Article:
By Peter Hoskin
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Damian Green is giving a speech to Bright Blue,
this evening, entitled “What modern Conservatism will mean in 2015”. But there’s
already some ado about its passages on Europe, specifically those which attack
the “fantasy” idea of Britain restricting its involvement with the EU to free-trade
only. Some of the papers covered them this morning, and the Telegraph’s James
Kirkup has since written an excellent
analysing what they mean.  

In which case, I thought I’d devote this post to
the wider text of Mr Green’s speech, which spans far beyond Europe. He splits
his argument into “five propositions,” but a different five points stand out to
my eyes. Here they are:

1. Spread out, geographically and socially! It’s at the very start of Mr Green’s first proposition that he uses the
phrase “spread out” — and this is a major theme of the entire speech. He urges
the Tory party to move “beyond the comfort zone of the South East of England,”
as well as to be “influential beyond the comfortable middle class”. These might
sound like rather obvious points, but they bear repetition. Success on both
fronts still requires a great amount of change from the Tory Party, in
everything from how
it treats the unions
to its squeamishness about cutting, properly cutting,
middle-class benefits.

2. Spread out, policy-wise! And Mr Green also
advocates spreading out when it comes to policy. As he puts it himself, “we
need a balanced portfolio of policy interests to show that Conservatives are
not one-dimensional”. As James Kirkup suggests, much of his argument about
Europe can be seen in the context of that line.

3. Don't take all the credit, Lib Dems. One of the most striking lines in the speech is Mr Green’s claim that, “Taking low-paid workers out of tax by increasing personal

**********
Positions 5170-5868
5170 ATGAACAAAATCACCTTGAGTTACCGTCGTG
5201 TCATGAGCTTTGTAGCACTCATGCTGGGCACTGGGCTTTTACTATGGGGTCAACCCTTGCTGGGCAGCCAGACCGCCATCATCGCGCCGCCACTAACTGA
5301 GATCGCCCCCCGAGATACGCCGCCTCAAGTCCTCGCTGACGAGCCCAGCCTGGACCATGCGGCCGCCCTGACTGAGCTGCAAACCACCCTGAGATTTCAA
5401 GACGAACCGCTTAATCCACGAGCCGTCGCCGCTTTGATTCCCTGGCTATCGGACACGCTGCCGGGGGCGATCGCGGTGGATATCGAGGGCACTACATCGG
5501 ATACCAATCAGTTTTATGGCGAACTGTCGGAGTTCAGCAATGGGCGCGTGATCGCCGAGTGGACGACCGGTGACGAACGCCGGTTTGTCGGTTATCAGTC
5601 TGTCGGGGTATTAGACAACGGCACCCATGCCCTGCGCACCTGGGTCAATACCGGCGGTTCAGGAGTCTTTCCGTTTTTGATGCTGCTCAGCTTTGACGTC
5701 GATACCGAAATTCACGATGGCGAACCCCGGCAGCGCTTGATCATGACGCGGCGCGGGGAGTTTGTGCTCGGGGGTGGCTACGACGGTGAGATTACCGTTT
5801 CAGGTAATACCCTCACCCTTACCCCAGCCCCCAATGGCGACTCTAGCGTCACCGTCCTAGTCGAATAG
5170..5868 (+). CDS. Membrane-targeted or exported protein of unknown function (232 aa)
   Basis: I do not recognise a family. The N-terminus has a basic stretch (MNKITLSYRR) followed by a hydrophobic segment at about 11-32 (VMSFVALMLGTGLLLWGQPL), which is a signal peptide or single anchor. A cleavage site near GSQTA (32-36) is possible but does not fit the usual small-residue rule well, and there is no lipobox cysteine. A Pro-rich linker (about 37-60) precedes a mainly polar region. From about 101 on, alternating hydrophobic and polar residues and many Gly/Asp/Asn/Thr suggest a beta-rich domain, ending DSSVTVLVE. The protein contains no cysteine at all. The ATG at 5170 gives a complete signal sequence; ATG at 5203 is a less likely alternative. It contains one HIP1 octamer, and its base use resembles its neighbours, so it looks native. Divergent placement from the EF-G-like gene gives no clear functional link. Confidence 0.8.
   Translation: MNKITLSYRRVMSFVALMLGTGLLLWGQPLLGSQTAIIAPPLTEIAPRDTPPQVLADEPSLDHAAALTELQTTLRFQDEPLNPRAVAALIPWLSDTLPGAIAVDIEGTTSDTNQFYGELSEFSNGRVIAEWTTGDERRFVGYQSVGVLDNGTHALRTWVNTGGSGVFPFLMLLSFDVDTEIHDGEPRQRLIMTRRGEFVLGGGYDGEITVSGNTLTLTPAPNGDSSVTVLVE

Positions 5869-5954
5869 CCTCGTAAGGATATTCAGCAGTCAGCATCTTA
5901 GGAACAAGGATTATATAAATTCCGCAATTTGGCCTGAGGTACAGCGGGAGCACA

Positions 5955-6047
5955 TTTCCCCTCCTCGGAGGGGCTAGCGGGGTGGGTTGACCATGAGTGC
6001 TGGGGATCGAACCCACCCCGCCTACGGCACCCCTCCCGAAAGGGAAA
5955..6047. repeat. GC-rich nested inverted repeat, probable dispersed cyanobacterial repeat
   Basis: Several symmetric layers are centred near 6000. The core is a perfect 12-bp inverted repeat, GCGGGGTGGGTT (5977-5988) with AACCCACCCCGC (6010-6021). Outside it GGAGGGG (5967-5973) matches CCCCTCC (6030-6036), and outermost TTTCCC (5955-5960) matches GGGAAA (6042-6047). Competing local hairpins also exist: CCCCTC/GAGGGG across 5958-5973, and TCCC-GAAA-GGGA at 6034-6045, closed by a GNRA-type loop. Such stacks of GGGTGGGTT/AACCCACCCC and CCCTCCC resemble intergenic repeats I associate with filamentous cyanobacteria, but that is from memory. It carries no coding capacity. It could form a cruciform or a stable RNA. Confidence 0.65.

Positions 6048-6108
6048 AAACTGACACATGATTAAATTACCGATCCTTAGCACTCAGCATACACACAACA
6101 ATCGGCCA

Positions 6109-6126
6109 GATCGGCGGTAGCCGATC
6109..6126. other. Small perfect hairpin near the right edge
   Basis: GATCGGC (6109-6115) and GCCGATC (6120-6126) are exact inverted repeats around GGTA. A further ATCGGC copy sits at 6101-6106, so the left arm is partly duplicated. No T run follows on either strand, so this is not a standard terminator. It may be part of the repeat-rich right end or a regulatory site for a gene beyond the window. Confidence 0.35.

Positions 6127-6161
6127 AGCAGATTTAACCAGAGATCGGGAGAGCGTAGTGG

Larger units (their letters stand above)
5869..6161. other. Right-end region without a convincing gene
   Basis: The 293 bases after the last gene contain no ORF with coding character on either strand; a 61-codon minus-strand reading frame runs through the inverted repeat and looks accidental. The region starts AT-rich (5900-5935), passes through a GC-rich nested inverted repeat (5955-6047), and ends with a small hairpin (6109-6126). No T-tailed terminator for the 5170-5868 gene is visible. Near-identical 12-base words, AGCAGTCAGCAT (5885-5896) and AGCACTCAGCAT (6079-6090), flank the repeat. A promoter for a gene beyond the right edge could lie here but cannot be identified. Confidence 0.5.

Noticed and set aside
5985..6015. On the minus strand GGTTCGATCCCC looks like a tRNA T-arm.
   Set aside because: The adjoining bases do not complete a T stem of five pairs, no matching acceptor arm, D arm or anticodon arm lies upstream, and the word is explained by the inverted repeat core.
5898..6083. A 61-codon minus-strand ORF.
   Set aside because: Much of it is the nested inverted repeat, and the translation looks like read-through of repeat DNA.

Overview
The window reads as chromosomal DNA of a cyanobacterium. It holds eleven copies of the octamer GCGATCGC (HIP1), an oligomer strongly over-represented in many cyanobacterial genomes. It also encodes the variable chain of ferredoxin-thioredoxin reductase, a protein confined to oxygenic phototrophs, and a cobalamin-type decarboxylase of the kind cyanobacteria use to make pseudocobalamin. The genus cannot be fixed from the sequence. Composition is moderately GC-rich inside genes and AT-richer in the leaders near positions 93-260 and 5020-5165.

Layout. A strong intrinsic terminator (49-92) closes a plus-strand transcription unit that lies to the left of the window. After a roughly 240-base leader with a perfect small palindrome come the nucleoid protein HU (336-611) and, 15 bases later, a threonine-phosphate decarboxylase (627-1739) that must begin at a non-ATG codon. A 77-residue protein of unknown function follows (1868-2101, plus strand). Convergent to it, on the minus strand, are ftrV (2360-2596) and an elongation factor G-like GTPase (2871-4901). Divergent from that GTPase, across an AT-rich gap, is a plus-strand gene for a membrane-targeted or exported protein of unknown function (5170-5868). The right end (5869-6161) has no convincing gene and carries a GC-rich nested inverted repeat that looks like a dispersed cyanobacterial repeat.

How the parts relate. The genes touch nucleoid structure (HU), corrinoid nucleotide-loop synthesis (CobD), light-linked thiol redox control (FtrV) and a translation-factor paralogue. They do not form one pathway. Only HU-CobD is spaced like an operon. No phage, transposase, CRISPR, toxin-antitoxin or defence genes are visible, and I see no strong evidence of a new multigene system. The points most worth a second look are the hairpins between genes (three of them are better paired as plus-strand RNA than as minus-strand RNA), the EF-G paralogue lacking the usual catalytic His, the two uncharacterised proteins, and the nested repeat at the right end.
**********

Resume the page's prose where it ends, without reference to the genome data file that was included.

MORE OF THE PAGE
allowances is a very Tory idea, and if my Liberal Democrat colleagues support
it as well that’s a bonus.” This is the sort of battle over policy authorship
that I expect we’ll see more of as the election approaches. To be fair to the Lib
Dems, the tax threshold policy did feature from their manifesto — but Tories
point out that it was previously recommended in such documents as Maurice Saatchi
and Peter Warburton’s 2001 CPS pamphlet Poor
people! Stop paying tax!

4. Seriously, Lib Dems, you're not all that great. And Mr Green even has a dig at the Lib Dems elsewhere. Speaking about
overseas aid and cuts to unskilled immigration, he says “Only Tories, rather than Liberal Democrats, will recognise
that these policies are mutually reinforcing.” Given that the rest of the
speech doesn’t mention Labour once, these references to the Lib Dems are pretty
significant. Modernising speeches used to make much of the Coalition; now, in
this case at least, they’re slightly more cynical.

5. Strength in numbers. In the section of
the speech on Europe, Mr Green poses the question, “If you were a company in China or India wishing to set up a
base in Europe, would you be more or less likely to choose Britain if we had
withdrawn?” His implicit point, of course, is that those companies would prefer
a Britain that’s still in the EU — and, therefore, that we enjoy strength in
Europe’s numbers. And it’s a point that may aggravate Better-Off-Out-ers almost
as much as the “fantasy” remarks that have been reported in the papers. Many of
them would contend that China or India would prefer to do business with a
Britain that’s even further removed from the moribund currency union at Europe’s